Isolated superficial vein thrombosis in multiple thrombotic defects

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Carmine Siniscalchi
Anna Rocci


Anticoagulation, Low Molecular Weight Heparin, Phlebitis, Thrombophilia, Ultrasound, Symptomatic, Risk Factors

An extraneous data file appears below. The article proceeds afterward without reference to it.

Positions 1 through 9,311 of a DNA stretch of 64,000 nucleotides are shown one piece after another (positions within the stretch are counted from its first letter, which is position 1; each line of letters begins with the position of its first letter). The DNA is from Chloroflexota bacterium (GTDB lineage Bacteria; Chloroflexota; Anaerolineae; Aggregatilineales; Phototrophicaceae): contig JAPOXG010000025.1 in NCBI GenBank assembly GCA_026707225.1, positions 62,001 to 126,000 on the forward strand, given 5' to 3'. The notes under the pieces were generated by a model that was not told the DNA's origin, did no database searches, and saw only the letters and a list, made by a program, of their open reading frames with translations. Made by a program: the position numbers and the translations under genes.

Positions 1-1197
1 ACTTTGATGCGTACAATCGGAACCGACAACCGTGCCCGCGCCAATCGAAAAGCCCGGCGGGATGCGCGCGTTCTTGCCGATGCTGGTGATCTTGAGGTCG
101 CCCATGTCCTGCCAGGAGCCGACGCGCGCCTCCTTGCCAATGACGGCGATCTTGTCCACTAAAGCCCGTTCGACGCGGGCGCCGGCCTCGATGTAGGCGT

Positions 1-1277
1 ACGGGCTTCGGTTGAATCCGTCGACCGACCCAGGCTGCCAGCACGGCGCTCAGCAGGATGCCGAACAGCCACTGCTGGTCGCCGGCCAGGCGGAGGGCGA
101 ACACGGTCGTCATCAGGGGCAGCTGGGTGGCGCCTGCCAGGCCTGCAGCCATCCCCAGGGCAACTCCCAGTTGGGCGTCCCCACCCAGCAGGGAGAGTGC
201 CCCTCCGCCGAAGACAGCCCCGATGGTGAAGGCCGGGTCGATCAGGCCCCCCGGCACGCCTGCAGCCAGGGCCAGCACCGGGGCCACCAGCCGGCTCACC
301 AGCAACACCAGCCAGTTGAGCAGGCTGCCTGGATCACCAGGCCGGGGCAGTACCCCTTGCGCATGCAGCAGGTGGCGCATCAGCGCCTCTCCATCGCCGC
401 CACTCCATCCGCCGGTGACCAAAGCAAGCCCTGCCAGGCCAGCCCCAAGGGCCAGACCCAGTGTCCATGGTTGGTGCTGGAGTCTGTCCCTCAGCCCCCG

Superficial Vein Thrombosis (SVT) is generally a benign, self-limited disorder; however, when larger veins are involved, propagation into deep vein system can occur. Thrombophilic disorders denote several risk factors that predispose individuals to develop venous thromboembolism. It includes inherited thrombophilia, acquired thrombophilia and hyperhomocysteinemia. For thrombophilic patients who develop SVT, the current guidelines don’t clarify for how long time anticoagulation therapy must be performed. We describe a case of SVT in a patient with multiple thrombotic defects, for which we starting Fondaparinux 2.5 mg/die and stopped it when the SVT was solved. During the follow-up period (eighteen months) no Deep Vein Thrombosis or Superficial Vein Thrombosis were detected. Clinical surveillance seems to have been the best strategy for this patient. We believe that this single case report emphasizes the needed of prospective studies to verify the risk of thromboembolic recurrence in thrombophilic patients with SVT. (


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